Who’s House is It?

However, it cannot be ignored that some of the Black patrons in attendance were not treated with the respect that they were due or promised by the festival’s core tenets.

One incident in particular that caught our attention was that of Ebony Donnely, their partner, Ericka Hart and Lorelei Black who attended the festival this year and were also, later, escorted out. Ericka was invited backstage for an interview and insisted that their partner and friend were allowed to come with them. Following the interview (which Hart did for free), they were compensated by being allowed to hang out in the VIP section. Now, Donnely and Hart were apparently long-time veterans of the festival, who had noticed the dissent from Afropunk’s originally stated premise over the years. It was for this reason that Donnely bore a shirt stating, “Afropunk sold out for white consumption.” The shirt also had a call-to-action on the back, asking for a boycott of Red Apple Nails, after a video surfaced of the employees brutalizing two black women customers. The shirt drew the attention of Afropunk co-founder, Matthew Morgan, who then approached the group asking, “What’s this?” referring to Donnely’s shirt. Morgan then proceeded to interrogate the group as to why they were there, proclaiming, “This is MY house!” before having them escorted out of the VIP section. You can read more about the incident in Donnely’s op-ed, Afropunk doesn’t care about Black people: Beyond a t-shirt.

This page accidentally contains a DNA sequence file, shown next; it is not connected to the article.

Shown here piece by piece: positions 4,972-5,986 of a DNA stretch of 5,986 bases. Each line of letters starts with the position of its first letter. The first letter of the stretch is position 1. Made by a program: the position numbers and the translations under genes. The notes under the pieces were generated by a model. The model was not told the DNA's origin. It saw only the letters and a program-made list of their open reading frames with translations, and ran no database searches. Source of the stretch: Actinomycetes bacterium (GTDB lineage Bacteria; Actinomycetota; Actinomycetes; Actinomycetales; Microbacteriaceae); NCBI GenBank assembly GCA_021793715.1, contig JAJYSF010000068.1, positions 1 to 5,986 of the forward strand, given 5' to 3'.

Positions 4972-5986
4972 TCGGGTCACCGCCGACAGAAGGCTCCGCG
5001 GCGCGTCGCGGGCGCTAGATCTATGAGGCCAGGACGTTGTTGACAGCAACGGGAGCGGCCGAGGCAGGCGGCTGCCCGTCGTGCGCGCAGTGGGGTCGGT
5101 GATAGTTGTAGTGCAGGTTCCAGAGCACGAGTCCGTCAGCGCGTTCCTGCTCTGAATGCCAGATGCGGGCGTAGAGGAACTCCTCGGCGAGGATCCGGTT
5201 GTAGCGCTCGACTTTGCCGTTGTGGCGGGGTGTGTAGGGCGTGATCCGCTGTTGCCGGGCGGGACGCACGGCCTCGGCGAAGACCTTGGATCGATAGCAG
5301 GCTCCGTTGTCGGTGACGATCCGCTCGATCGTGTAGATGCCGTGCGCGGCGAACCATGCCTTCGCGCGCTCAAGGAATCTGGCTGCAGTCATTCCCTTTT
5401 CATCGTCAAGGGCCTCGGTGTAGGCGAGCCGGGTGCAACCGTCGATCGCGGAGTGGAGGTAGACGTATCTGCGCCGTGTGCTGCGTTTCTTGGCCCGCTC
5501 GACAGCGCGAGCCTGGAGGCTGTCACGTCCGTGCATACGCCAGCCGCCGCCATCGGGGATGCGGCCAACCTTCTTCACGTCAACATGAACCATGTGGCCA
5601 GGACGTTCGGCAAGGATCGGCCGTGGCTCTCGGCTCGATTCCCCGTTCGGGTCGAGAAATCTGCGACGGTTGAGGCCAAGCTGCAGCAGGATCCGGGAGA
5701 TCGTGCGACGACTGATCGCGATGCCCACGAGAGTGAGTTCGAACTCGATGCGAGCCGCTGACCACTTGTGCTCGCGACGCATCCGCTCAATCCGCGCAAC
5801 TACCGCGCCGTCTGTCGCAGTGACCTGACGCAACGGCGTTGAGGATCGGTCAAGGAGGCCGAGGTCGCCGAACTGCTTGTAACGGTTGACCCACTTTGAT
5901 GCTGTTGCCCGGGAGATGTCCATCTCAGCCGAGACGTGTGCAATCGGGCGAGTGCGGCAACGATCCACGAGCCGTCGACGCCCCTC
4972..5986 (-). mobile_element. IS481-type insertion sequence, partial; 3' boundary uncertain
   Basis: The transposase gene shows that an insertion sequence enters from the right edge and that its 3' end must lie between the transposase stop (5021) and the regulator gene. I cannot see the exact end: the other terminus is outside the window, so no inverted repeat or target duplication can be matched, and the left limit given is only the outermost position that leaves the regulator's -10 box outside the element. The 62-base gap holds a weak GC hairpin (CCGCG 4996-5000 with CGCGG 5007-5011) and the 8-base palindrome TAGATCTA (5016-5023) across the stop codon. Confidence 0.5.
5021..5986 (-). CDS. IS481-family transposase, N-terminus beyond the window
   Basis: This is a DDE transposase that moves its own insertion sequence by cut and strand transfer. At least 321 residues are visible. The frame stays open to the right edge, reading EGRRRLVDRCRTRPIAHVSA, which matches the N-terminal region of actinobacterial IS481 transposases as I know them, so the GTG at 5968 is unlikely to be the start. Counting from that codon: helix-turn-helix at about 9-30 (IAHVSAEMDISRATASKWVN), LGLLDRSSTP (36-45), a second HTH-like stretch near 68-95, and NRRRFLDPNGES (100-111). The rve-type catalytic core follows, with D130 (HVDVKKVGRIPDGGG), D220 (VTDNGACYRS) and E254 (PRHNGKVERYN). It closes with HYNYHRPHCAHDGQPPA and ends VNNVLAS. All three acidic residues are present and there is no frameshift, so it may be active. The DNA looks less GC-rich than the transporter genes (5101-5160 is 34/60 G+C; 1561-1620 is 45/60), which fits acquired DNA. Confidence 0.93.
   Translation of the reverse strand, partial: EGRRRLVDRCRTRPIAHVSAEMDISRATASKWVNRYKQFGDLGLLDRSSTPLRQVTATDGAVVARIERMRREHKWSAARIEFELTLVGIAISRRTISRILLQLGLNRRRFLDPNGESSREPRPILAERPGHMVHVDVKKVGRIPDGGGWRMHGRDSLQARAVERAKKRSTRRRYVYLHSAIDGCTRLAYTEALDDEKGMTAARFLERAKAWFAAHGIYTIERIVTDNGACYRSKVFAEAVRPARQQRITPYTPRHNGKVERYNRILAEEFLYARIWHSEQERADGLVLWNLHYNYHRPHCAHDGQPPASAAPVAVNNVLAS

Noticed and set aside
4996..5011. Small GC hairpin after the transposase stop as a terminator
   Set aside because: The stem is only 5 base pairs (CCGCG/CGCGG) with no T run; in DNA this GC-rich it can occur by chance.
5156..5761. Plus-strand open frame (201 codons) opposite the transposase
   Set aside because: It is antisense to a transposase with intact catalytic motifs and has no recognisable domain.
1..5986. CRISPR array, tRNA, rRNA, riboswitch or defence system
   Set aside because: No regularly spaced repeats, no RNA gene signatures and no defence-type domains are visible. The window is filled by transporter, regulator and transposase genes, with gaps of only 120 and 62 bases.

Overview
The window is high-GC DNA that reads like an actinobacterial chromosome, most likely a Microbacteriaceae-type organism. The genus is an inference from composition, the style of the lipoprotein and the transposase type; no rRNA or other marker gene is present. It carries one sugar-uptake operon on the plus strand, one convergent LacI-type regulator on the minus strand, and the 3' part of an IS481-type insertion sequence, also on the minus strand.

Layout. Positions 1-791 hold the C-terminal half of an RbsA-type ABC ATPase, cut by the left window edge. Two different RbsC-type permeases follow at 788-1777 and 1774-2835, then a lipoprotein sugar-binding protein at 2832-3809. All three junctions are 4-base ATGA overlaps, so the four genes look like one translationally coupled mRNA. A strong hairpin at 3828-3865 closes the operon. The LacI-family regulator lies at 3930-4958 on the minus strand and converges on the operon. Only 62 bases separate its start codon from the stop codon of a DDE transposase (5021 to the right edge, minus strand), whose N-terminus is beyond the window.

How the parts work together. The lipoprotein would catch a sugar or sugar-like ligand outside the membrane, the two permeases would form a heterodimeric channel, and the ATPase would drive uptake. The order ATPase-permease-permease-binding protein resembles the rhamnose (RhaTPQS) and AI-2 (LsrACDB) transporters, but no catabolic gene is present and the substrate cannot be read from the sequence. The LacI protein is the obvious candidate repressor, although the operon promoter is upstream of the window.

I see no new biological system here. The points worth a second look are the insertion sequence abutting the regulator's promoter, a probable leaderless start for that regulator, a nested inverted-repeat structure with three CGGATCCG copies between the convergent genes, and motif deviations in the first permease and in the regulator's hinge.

What about any of these actions taken by Morgan was “punk,” much less “Afropunk?” Where was the discourse?

Why did Morgan not have a conversation about what could be done to improve the experiences of the Black attendees of a supposedly Black-centric festival who felt that whiteness and anti-blackness were encroaching upon what is supposed to be a safe space for them? An organization whose mantra seems to be “The People Resist,” just silenced the voices of those who were enacting their power.

If Afropunk was truly a community, that stands by the tenets of “no racism, no bullying, no hate,” then they would take the critique of their actions seriously, by those who are most affected within the community they say they serve. As it is, a once free festival centered around black, punk counterculture, placed in a park surrounded by the housing projects in Brooklyn, now charges upwards of $200 a ticket for more mainstream headliners, making it inaccessible to many in the area.  And those in attendance will find a VIP section full of white people openly appropriating and/or disrespecting their culture –  if not that, gawking at the attendees as if it were some spectacle for their consumption.

Following Ericka Hart’s account of the incident on their Instagram (@ihartericka), one will find that this is not an isolated incident. After reading this and other accounts, it’s difficult to find a reason to support an organization that is not looking out for its people. If you claim to be “For the People, By the People,” then you must take care of the people. Otherwise, you are enacting and upholding the same structures that capitalism, the patriarchy and ultimately, people like Trump have and continue to. And that’s not very Afropunk of you.